The Court, however, has never been arrogant enough to suggest this view of its precedents, such a view couldn't possibly explain the categorical obeisance we pay to them, and fifth-vote advocates don't argue for their approach in these terms. Rather, they seem to believe, as Bork and Easterbrook argued, that their approach can predict what the Court would actually do with a given case before the lower courts. As Judge Kavanaugh has put it, by identifying a "Marks middle ground," "lower courts will decide cases consistently with the opinions of a majority of the Supreme Court," whether that hypothetical majority is comprised of the swing vote plus a plurality, or a swing vote plus dissenters. In fact, Judge Kavanaugh rather remarkably refuses to apply Marks to opinions in which the dissent doesn't address the issues addressed by the fractured majority, because then he can't tell who occupies the true middle ground and therefore can't tell what the Court would do with the case before him.
The most fatal of many flaws in that rationale for fifth-voteism is the one Powell pithily identified: that "changes in the personnel of the Court" rapidly denude the fifth-vote approach of any genuinely predictive power. Instead of theorizing the narrowest-grounds rule he announced in Marks as a prediction about what the Court might have done before Miller with Marks' case had the Justices continued to vote their respective views and not follow Memoirs, Powell seems to have genuinely believed that the Memoirs plurality's view was the "holding of the Court" and was to be "followed as such" until overruled, even if there were no longer any reason to predict that the Court would continue to adhere to it. It's also noteworthy that the Bork/Easterbrook "five Justices" argument is completely absent from Powell's opinion itself. While Powell urged Martin to more or less parrot Bork's brief on other points, Bork and Easterbrook's extended argument for why the Memoirs plurality was the law before Miller never shows up in the opinion; only their almost parenthetical citation to the Gregg "narrowest grounds" footnote does. Nor did anyone on the Court ever suggest that the Bork/Easterbrook argument make its way into the opinion.
It is also interesting to learn that the one Justice on the Court who initially found "no firm precedent" in Memoirs would ultimately join Powell's opinion because he became convinced by the "five Justices" argument that Powell internally rejected. After (probably) Powell's note to Martin, Martin produced and Powell circulated a polished first draft that reads almost identically to the opinion we have today (with the exception of its having been drafted as a per curiam), complete with its citation to the delphic "narrowest grounds" formulation in the Gregg plurality's footnote. Join memos began to pile in—Burger, who whatever his other faults, wasn't a humorless man, wrote to say that he thought the case important enough to merit a signed opinion after having assigned it as a per curiam, and that "[t]o show my bona fides, I would volunteer to sign it if you declined to do so!"—and a slightly modified draft went out, again unsigned. Then Rehnquist wrote on January 14, 1977 to join on the condition that Powell add some language distinguishing a fair-warning case he had recently written. Explaining why he now could "subscribe" to the view that Memoirs was the law pre-Miller, he initially praised the opinion for "writ[ing] up more persuasively than I thought could be done the arguments for reversal," but then went out of his way to give an argument for the result that was identical to Bork and Easterbrook's and was nowhere in the draft opinion:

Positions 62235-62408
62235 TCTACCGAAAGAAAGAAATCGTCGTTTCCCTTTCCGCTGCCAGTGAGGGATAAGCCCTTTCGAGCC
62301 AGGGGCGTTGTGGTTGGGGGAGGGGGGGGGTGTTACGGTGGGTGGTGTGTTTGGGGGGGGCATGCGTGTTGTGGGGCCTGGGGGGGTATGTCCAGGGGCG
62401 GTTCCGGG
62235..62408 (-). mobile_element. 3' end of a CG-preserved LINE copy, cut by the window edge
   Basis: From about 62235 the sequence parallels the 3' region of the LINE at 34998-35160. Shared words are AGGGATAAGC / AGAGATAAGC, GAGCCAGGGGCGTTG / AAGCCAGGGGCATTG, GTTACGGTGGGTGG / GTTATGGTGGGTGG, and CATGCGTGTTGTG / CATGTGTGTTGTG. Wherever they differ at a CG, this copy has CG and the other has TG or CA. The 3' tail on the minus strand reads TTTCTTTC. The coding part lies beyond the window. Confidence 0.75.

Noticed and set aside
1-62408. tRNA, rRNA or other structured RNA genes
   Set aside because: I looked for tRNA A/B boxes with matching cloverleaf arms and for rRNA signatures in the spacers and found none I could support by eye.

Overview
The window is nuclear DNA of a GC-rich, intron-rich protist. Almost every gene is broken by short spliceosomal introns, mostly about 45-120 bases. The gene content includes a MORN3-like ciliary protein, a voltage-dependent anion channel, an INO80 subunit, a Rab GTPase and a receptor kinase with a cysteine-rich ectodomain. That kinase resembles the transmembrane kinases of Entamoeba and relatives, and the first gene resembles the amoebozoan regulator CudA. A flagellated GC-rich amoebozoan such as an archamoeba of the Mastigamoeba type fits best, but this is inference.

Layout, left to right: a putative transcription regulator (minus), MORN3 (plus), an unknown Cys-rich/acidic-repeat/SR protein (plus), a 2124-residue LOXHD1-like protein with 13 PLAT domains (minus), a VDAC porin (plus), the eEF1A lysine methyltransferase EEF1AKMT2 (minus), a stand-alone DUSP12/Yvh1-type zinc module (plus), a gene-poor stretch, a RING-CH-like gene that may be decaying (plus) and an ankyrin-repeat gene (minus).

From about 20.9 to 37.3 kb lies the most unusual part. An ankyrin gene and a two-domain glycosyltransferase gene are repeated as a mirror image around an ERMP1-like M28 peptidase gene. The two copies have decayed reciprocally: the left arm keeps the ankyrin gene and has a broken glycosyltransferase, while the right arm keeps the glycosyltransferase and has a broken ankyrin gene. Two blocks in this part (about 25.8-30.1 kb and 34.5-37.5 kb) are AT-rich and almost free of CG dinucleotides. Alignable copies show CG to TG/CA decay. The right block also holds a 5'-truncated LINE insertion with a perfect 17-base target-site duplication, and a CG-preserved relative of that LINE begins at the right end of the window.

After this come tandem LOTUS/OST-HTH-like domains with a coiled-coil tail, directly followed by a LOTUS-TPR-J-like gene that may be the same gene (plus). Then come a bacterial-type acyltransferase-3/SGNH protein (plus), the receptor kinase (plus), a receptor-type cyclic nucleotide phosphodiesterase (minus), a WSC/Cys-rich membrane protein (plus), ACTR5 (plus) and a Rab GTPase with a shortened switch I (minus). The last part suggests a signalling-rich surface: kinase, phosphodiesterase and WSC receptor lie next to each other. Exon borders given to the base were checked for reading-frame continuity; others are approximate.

[The obscenity statute's] broad language was necessarily confined by the decisions of this Court determining what is, and what is not, obscenity. Although the formulation of that test in Memoirs never attracted a majority of the Court, a process of vote counting makes clear that after that decision and before Miller this Court would not affirm a conviction which did not satisfy the test stated by the Memoirs plurality.It is possible that Powell's note was a reaction to this letter; the note is immediately preceded in Powell's file, or at least his archivist's digitization of that file, by a typescript of Powell's first stab at meeting Rehnquist's concern about distinguishing his opinion, which came in the form of a footnote, as did Powell's suggestion in his note to Martin. I believe, however, that the two are unconnected and that the footnote Powell describes in his note to Martin and his proposed footnote addressing Rehnquist's problem are entirely different footnotes. Either way, the only evidence we have that anyone on the Court joined Marks on predictive grounds involves Marks' least committed joiner.